Maddek learns that Yvenne is on her way to marry the king of Toleh. He and a group of his closest fellow soldiers intercept Yvenne and her brother’s retinue. But when Yvenne kills her brother, an accomplice to the murders of Maddek’s parents, Maddek’s desire for vengeance on her cools very slightly—just long enough to allow Yvenne to state her innocence and propose their marriage.
Syssia is a matriarchal kingdom. Zhalen hid Yvenne’s existence so as not to be deposed, locking Yvenne and her mother in a tower. Yvenne is only newly released in order to be married to the malleable king of Toleh. But in Syssia succession is matrilineal. If Yvenne marries Maddek and produces a child, she and Maddek can lay claim to the Syssian throne and take everything Zhalen values. It would be a crueler revenge than his death.
Maddek considers the idea and it stays his hand. He doesn’t commit to the marriage, though, because he mistrusts Yvenne. She was the one whose letter lured his late parents to Syssia, however much she claims that she didn’t mean them harm. And when Yvenne tells Maddek that his mother wanted a marriage between them, he doesn’t believe her. Yvenne is small and physically weak, and his parents sought a warrior queen for him.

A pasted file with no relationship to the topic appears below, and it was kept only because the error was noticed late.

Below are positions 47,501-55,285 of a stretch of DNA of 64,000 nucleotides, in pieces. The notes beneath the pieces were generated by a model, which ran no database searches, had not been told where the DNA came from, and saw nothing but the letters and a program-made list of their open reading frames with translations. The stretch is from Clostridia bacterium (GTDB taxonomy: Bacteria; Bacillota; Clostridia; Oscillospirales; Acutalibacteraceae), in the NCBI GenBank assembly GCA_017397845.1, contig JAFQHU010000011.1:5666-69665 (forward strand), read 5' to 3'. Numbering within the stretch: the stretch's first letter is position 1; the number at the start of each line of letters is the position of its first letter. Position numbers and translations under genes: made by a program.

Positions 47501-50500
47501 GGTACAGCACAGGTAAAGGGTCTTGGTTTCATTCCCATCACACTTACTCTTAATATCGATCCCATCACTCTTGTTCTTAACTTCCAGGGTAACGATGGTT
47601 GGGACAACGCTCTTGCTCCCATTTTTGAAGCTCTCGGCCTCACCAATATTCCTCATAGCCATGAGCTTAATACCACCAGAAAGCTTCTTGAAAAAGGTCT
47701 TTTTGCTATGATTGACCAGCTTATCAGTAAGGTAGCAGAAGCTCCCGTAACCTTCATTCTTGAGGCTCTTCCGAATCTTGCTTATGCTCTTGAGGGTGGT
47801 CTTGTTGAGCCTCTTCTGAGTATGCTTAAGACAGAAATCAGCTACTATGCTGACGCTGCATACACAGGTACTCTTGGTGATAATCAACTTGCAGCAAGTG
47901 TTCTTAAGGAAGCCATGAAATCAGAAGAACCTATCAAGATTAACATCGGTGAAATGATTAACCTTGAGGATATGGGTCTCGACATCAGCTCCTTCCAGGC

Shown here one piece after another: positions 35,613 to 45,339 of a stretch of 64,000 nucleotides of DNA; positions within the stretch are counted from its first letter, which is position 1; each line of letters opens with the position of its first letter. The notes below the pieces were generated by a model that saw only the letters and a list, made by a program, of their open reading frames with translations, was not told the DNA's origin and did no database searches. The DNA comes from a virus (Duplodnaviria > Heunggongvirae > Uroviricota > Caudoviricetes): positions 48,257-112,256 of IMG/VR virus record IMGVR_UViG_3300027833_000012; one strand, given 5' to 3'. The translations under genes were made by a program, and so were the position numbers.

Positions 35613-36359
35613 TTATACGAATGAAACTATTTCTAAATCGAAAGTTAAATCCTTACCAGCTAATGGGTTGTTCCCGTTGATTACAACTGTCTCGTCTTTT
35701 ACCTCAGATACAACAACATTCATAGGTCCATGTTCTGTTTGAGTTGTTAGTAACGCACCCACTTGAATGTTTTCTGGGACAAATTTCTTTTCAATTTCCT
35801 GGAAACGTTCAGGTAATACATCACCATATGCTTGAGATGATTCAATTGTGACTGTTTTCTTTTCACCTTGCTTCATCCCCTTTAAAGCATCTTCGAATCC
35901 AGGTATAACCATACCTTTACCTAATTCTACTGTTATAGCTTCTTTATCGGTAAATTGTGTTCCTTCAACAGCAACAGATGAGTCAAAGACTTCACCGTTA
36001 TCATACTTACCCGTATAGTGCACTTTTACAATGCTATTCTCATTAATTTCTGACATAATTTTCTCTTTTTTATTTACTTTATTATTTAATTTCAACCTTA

But though he thinks she’s lying, Maddek believes in Yvenne’s enmity toward her father. And he recognizes that if she is telling the truth, marrying her and producing an heir would be the best revenge possible. Maddek decides to bring Yvenne with him back to Parsathe but he is unwilling to listen to any more lies. He threatens to cut out Yvenne’s tongue if she says anything more about his mother.
As Maddek, Yvenne, and his six closest warrior friends travel together, Maddek feels attracted to Yvenne. Yvenne has a quick mind and a strong will, and as she is exposed to the world outside her tower for the first time, she develops strength and wins the respect of Maddek’s compatriots.
Because she’s a virgin, Maddek and Yvenne can’t have intercourse until the next full moon. To do otherwise would be to risk the wrath of Vela, the moon goddess. But they find other ways to satisfy their growing hungers. Yvenne also advises Maddek on how to be more than a warrior, how to become a future king. Maddek comes to like and respect her, but his distrust of her stands in their way.